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Wright Thompson on Jack Nicklaus

Discussion in 'Journalism topics only' started by WaylonJennings, May 29, 2008.

  1. Bullwinkle

    Bullwinkle Member


    WEST PALM BEACH, Fla. — For the past few days, Jack Nicklaus has been sick, listing a bit, even telling his oldest son he might need to lean on him. As he pulls his gold Lexus onto the tarmac of Signature Flight Service, he's still considering canceling this trip. He thinks of all the times he showed up when he didn't feel like it. He even kept an appointment after his grandson died; a devastated Jack believed a commitment should be honored. That's how his dad taught him to act. No, pushing 70, he can't remember ever missing a business trip. He doesn't want to start now, so he's here, on muscle memory mostly, fighting a sinus infection and a hacking cough, parking his car next to the gleaming white Gulfstream V -- tail number N1JN, affectionately called Air Bear -- but even now, he isn't sure. It's not too late to turn around.

    On board, his staff looks out the plane's large, oval windows. They didn't know until now whether he was making the two-hour flight down to the Dominican Republic. This is a simple trip. Two countries in about 36 hours, two golf courses to design, a few news conferences, a convoy of Range Rovers, a beachside villa or two, a handful of ministers and one ambassador to meet. He'd told everyone he was a game-time decision, and now he's headed toward the jet in shorts and an orange golf shirt. Just a minute before, communications director Scott Tolley sent someone down to get something from his car. Everyone is confronted by a potentially unpleasant start to the day: an ailing Bear, ready to get on with it, waiting on them. Jack doesn't like to wait. The men on the plane look at each other, clearly thinking the same thing.

    "I told him to hurry," Tolley says.

    Jack climbs the stairs, looking worn out. Sinatra plays on the jet's stereo; he is almost always playing on the jet's stereo, and Jack always notices if someone tries to slip in a different CD (a Motown disc made it one song). Jack says his good mornings, slumping into the big, blue leather seat in the middle row.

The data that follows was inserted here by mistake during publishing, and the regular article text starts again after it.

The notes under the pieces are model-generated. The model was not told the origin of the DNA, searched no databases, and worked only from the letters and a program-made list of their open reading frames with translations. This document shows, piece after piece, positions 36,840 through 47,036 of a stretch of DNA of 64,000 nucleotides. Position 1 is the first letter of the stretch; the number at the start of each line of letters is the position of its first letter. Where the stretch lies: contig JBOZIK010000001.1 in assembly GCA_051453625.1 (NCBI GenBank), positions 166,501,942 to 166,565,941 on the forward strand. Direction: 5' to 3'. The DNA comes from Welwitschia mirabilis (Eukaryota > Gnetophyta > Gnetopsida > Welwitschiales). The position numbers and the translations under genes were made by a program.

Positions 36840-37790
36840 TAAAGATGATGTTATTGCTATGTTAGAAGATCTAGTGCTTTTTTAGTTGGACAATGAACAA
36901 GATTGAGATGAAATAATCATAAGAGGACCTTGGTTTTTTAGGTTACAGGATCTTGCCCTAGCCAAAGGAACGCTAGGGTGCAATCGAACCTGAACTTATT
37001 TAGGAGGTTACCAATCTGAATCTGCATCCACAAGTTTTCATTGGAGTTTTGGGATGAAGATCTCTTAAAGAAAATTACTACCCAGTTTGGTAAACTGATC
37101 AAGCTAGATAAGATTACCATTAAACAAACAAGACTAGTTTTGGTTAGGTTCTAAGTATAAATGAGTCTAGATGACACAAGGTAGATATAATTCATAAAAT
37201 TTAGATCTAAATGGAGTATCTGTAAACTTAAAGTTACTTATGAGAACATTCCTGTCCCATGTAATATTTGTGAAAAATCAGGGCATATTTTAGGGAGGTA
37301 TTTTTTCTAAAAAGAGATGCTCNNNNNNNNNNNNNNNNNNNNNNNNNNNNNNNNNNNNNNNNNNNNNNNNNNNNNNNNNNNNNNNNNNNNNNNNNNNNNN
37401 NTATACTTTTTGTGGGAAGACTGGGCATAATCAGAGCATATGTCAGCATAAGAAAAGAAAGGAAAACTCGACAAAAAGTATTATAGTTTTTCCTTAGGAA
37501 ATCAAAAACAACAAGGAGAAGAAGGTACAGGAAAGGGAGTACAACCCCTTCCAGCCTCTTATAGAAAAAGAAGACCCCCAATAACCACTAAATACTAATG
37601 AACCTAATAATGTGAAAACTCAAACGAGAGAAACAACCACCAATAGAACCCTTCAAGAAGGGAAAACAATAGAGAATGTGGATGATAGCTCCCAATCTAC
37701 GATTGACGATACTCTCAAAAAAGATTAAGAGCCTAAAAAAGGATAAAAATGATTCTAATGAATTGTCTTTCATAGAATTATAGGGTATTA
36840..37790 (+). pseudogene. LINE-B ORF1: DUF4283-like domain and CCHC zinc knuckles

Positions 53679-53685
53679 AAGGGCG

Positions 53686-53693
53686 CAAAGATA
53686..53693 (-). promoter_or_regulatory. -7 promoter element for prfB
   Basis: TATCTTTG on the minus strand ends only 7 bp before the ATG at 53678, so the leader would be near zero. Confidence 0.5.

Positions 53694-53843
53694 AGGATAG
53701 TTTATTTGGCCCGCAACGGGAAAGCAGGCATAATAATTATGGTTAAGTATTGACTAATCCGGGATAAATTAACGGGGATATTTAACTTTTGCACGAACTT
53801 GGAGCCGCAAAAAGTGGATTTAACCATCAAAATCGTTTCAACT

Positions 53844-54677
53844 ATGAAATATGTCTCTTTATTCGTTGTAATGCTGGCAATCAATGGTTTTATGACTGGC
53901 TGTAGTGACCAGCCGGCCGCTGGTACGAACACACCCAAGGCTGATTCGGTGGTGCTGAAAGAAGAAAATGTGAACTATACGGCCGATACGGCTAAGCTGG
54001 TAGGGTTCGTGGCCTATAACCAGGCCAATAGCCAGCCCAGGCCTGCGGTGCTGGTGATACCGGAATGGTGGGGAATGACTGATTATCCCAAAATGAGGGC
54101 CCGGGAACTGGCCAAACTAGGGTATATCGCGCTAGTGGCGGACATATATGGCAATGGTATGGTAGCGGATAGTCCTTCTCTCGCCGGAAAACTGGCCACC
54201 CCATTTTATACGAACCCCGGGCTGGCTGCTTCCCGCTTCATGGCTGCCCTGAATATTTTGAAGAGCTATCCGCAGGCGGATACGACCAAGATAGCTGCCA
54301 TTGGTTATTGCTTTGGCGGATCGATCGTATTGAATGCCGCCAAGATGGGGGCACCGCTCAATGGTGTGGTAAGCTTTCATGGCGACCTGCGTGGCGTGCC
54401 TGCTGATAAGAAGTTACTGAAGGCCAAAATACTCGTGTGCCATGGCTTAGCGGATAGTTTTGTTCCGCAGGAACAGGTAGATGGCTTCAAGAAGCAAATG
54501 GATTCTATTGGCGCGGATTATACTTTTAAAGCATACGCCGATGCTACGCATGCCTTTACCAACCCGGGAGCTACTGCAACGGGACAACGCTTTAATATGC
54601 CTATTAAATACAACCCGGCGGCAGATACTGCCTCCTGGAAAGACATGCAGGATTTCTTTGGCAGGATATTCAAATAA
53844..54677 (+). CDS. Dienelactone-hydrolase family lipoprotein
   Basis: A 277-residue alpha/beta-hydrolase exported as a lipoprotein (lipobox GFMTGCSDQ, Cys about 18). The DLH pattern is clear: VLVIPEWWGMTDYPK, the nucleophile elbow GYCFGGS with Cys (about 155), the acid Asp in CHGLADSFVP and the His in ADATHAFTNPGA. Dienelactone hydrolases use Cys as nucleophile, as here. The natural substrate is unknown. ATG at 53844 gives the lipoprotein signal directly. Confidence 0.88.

"I'm still deciding on whether to go," he says.

    The plane begins to roll forward, the pilot bringing the engines to life. Air Bear is cleared for takeoff. Jack leans back into his seat. He manages a smile.

    "I guess it's too late to say no," he says.
  2. goalmouth

    goalmouth Well-Known Member

    More show than blow here. "Look at me -- I'm in Jack Nicklaus' private jet!"

    And not a whole hell of a lot of quotes from Nicklaus.

    I've read more than a lot about Jack and his Dad but maybe I'm too old -- you can always trot stuff out for the first time for a new generation, and reads like new.
  3. spnited

    spnited Active Member

    The usual long and winding Wright road to nowhere.
  4. Joe Williams

    Joe Williams Well-Known Member

    I dunno, I'd love to ride on Jack Nicklaus' private jet. And I like the my jet-my tunes rule. I'll read this when I get a little time. I'm just glad it isn't an ode to the South or college football Saturday, since I'm a fan of neither. (Prefer the former to the latter, actually).
  5. Tiger16

    Tiger16 Member

    Better have more than a little time. It's very, very long.

    Too long, probably, but it has some value.
  6. Moderator1

    Moderator1 Moderator Staff Member

    Scott Tolley, the former newspaper guy?
  7. bydesign77

    bydesign77 Active Member

    I grew up in Augusta. In that neck of the woods, Nicklaus is more than a legend. I'm figuring when he dies, there will be a Jack Nicklaus parkway or highway or something to go along with Bobby Jones. I don't know if the National feels the same way about him since they do their own thing. But this piece still made the room dusty for me.
  8. Alma

    Alma Well-Known Member

    Here we go!

    (deep breath)
  9. playthrough

    playthrough Moderator Staff Member

    I liked the story. Granted, I'm a sucker for most things Jack, but still liked it. It did start out a little heavy on the airplane details for me (important people on private jets isn't breaking new ground), but when Wright got into the details of his family and the legacy Nicklaus wants to leave behind -- one that has little to do with how many majors he won -- I was intrigued. I've always been very impressed how Jack has always put family first.
  10. Alma

    Alma Well-Known Member

    Focused, useful. A good capture of who Nicklaus is now, and how/why he became that man. Obviously, Thompson was wise enough not to screw around with lofty, dubious themes when a big-timer granted him access. And Thompson's gift for small, revealing details served the story, rather than masking over a lack of substance.
  11. ink-stained wretch

    ink-stained wretch Active Member

    Different strokes. A very bitter-sweet read. For me it was well-told story about growing old, about staying vital even as the years sap the vitality. Perhaps it's just that I'm close to Jack's age.

    Do not go gentle into that good night.
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